One from Baxter Pharmaceuticals:
(WSJ) The Deerfield, Ill., company began recalling the lots on Jan. 17. Baxter said it normally receives 60 to 70 reports during a given year of possible reactions to heparin, but in this instance it received about 150 such reports just so far in January, the company said Friday. The reactions include a range of symptoms, such as nausea, vomiting, dizziness, fainting, throat swelling and low blood pressure.The other recall comes pre-filled syringes from AM2 PAT, Inc., of Angier, N.C.:
The company said that so far one death has occurred that "may be associated" with the heparin in question.
The units in question are called "1,000 units/mL 10mL and 30mL multi-dose vials." Baxter said it hasn't seen an increase in adverse reactions to any of its other forms of heparin.
(via the FDA) Two lots have been found to be contaminated with Serratia marcescens, a bacterium that can cause serious injury or death.Weird how these came a day apart. But don't worry, the lawyers are already on it.
These syringes are manufactured by AM2 PAT under the brand names Sierra Pre-filled, Inc. and B. Braun. They are sold in fill sizes of 3mL, 5mL and 10mL and syringe sizes of 6mL and 12mL.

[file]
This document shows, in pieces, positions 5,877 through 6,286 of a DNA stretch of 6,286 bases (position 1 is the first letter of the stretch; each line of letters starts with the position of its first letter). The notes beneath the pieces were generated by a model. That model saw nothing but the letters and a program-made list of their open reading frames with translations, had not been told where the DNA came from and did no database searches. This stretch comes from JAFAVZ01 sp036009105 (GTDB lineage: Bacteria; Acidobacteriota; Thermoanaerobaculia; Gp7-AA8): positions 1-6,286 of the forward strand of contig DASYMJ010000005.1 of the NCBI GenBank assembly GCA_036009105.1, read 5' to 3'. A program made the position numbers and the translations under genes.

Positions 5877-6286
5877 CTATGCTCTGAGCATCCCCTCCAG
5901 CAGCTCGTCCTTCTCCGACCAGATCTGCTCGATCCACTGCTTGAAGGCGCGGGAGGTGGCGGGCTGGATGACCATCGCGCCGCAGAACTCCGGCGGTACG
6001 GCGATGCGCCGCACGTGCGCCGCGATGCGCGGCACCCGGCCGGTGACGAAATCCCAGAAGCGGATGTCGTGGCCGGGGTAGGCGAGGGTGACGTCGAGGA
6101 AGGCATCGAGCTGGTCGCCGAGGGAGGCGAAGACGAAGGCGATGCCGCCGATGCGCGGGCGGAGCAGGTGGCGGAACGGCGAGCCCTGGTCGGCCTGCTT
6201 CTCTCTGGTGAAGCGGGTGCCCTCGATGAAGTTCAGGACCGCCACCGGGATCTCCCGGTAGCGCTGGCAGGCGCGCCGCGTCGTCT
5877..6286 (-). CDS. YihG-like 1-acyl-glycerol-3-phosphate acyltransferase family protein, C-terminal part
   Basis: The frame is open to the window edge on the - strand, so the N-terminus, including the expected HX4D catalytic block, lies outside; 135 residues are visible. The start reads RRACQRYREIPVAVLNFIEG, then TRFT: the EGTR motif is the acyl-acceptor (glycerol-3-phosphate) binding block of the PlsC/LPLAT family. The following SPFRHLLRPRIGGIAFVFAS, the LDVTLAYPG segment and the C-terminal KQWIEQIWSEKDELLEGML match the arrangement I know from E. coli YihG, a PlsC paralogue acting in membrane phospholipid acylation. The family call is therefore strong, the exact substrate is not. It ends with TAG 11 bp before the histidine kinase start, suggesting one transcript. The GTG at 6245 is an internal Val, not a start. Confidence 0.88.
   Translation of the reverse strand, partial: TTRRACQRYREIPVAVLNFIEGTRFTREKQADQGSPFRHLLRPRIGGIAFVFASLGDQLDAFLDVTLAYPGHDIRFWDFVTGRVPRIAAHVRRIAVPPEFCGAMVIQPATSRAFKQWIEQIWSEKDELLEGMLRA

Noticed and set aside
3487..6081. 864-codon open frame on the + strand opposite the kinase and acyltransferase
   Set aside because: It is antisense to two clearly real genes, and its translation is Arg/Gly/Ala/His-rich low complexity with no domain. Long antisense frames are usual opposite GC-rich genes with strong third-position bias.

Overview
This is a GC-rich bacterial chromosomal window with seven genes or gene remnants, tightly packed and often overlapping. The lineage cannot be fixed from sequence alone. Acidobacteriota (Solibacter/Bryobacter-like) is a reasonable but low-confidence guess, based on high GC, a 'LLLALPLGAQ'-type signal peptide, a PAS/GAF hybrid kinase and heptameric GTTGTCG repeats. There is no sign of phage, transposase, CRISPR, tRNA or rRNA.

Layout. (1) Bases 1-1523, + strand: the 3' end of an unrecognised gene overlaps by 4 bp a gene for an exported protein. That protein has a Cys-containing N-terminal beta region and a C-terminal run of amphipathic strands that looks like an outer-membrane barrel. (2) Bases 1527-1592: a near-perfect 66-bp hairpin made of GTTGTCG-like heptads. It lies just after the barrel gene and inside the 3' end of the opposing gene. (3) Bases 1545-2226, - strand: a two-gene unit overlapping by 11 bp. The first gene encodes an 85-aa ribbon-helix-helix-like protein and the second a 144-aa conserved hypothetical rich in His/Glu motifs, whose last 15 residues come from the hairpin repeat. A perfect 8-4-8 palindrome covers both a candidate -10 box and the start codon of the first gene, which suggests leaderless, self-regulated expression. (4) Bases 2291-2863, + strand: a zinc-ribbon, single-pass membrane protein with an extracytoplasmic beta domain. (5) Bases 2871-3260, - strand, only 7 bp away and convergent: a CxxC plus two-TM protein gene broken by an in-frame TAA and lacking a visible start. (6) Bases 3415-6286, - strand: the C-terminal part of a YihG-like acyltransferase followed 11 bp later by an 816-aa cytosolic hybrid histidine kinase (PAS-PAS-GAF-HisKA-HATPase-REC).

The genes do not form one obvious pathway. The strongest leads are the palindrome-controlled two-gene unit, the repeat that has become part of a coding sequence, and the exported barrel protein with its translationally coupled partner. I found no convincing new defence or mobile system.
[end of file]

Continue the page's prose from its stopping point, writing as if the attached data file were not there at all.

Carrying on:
Consumers and health care facilities with any of the recalled, pre-filled Heparin Lock or Normal Saline IV Flush syringes should stop using the product immediately. Health care facilities should immediately quarantine the products in their inventory and return them to their distributor. Individual consumers should return them to the location from which they were received, such as a pharmacy or hospital. They should also let their health care providers know that they have been exposed to syringes recalled by FDA.
The recall affects all lots of these products. The FDA received information that Heparin Lock Flush syringes from Lot 070926H and Normal Saline IV syringes from Lot 070917A have been found to be contaminated with Serratia marcescens, and have resulted in patient infections. The U.S. Centers for Disease Control and Prevention has confirmed growth of Serratia marcescens from unopened heparin syringes.
Traditionally, Serratia marcescens, a bacterium found in water and soil has been linked to pneumonia, blood infections, and urinary tract and wound infections. Some patients exposed to the recalled syringes have developed blood infections.
References: Baxter's recall notice.
AM2 PAT's press release.
Dr Wes...is one of the uses for this product to give this to post-op pts to help prevent blood clots?
Are all hospitals automatically on top of these recalls so that pts health/safety isn't compromised?
I vaguely remember something the Happy Hospitalist wrote where studies indicate a certain preventative procedure post -op was now in question.
Apples and oranges I know, because you are talking about contamination
and I think he was talking about the use of a certain drug. Maybe it wasn't Heparin and I will have to go back over his posts.
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